• Scott Cameron

Literary Immersion

Updated: Apr 9

Today my students surprised me. I expected the conversation to be about the much celebrated carpe diem, seize the day, but it turned into a conversation about immersion. There’s a line from Elizabeth Bishop’s “At the Fishhouses” that has stuck with me ever since I read it in college. She declares that she is like the seal in her poem, “a believer in total immersion”. Immersion, however you define it, is the main objective of all art, and all living. This line could be a statement about writing poetry, how we jump into a moment when we relive it. Or it could be about how she lives, how she tries to become involved with what she sees in the moment.

Last week, we looked at William Blake’s “The Fly” and today, a group of six students presented on “The Sun Rising” by John Donne, and “Do Not Go Gentle into That Good Night” and “The Force That through the Green Fuse Drives the Flower” by Dylan Thomas. I told them that the topic of time connected all three poems and let them run with it.

Normally, my students struggle with John Donne’s poetry because of the metaphors that might not be metaphors. Donne might actually believe that his reality becomes the thing it is not. William Blake’s metaphors, on the other hand, make more sense to them, because at first, they look simple, and then become complicated later. For instance, the speaker becomes a fly in “The Fly”:

For I dance

And drink and sing

Till some blind hand

Shall brush my wing


Is the “blind hand” the ignorance of the powerful? Politicians that create laws? Parents that set boundaries? Our teachers? Bosses? Cultural norms? Who unknowingly limits our “wings” or our liberty? Wings could represent celebration, leisure, wildness, and fun, but they might mean recklessness, too. The terrifying and destructive randomness of the blind hand justifies having fun and being free.

When my students encounter “The Sun Rising” by John Donne, they find it hard to grasp the metaphors. At first, they immediately connect the sun to an alarm clock. The sun rises, the alarm clock goes off, and that means they have to go to school. They have responsibilities and expectations that they need to meet. But, at the end of the poem, why and how has the sun become the room the speaker lies in with his lover? How has the speaker learned to mentally stop the passing of time, and in doing so, found the beauty of the moment? Donne transforms the sun from the tyrannical alarm clock to a sun that “warm[s] the world.” The speaker addresses the sun: “This bed thy center is, these walls, thy sphere.” The speaker has gone from being a victim of time, to controlling it mentally, to creating an altogether new reality for himself. The sun is him, his bed, the room, his lover, every person in the world, and the whole universe at the same time. Only through the language of metaphor did that feeling become a reality.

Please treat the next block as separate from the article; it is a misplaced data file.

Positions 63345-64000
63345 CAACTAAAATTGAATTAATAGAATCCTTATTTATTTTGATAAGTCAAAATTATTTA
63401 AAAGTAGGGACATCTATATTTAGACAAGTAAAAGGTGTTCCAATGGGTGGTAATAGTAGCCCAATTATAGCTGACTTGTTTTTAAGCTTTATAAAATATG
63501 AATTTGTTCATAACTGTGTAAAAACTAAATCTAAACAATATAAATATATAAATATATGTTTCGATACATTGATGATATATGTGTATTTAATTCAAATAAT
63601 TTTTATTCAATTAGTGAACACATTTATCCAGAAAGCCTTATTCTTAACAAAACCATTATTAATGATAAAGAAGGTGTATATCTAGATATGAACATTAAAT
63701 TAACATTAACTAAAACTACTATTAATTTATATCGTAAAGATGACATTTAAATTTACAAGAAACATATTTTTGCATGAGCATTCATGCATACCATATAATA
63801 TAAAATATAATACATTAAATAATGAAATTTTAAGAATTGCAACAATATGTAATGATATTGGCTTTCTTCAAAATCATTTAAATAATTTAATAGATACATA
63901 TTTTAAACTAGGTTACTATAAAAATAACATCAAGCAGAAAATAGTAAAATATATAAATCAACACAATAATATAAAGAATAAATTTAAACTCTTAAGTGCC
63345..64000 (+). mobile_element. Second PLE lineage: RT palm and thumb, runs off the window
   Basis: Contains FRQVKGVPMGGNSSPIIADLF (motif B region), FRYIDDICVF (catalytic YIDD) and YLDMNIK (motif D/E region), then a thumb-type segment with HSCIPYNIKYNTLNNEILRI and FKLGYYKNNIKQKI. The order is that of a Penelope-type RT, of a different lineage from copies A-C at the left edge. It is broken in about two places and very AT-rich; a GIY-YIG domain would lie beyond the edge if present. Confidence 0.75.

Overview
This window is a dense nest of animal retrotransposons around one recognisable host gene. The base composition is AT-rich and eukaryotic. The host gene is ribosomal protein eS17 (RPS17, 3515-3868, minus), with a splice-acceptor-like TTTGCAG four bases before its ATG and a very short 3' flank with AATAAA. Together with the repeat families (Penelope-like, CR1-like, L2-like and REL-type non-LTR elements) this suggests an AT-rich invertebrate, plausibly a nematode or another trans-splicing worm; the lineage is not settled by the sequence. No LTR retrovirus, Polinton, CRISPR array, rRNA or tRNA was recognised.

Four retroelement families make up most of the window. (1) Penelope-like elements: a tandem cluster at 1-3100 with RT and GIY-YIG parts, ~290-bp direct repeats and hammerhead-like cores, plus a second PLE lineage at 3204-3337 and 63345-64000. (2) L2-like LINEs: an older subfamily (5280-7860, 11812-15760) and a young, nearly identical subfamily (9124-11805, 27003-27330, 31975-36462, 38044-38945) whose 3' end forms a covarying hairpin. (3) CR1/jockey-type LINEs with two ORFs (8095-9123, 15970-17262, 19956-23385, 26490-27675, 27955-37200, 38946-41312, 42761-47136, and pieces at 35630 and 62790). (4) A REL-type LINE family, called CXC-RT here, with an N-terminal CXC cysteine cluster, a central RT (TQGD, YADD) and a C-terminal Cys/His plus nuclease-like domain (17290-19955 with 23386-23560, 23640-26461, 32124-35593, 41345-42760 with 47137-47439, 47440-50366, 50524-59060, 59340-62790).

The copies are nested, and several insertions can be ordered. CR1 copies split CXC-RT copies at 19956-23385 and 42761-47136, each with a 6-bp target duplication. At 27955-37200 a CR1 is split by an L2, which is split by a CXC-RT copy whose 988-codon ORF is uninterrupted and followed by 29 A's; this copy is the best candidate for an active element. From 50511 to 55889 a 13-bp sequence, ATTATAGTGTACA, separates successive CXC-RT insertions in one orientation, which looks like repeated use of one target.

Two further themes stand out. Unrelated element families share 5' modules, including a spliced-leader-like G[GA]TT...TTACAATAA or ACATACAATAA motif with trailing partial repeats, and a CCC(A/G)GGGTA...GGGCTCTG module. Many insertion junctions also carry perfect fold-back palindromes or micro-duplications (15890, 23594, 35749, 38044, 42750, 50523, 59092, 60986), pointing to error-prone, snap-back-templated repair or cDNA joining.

We then compared “The Sun Rising” to “Do Not Go Gentle into that Good Night”, by Dylan Thomas. The metaphor is obvious in this case: “Rage, rage against the dying of the light.” But here are the lines that stick out:

Though wise men at their end know dark is right,

Because their words had forked no lightning they

Do not go gentle into that good night.


Does Thomas mean that a wise man does not care about fame or recognition? Does he mean wise men rarely prevent lightning, or the destructive forces of society, from striking? Or that people don’t tend to listen to a wise man’s words, only an entertaining man’s words? The loudest one, not the humblest one? Is this a poem for his father, for himself, or for all of us?

All of these poems, on some level, speak to doing the thing you want to do without fear or deliberation. The speakers acknowledge the forces of the rat race of life, the busyness, the pressure to be successful, and all the unreasonable expectations placed on workers, parents, and children. The feeling that we must work first and live second. These feelings get in the way of our relationships. Forget all that, the poems say, make the most of life before you die. However, they also acknowledge “the green fuse that drives the flower”, the spirit, the joy, the love that moves us, and allows us to grow. On a deeper level, the poems speak to immersion, that moment that we dive into each other’s seas. The belief that we are each other’s seas. Literary immersion happens when consciousnesses connect. Virginia Woolf writes about the same artistic process in Moments of Being: “the whole world is a work of art … we are parts of that work of art.” Beauty sits there, in life and on the page, waiting for us to read it.


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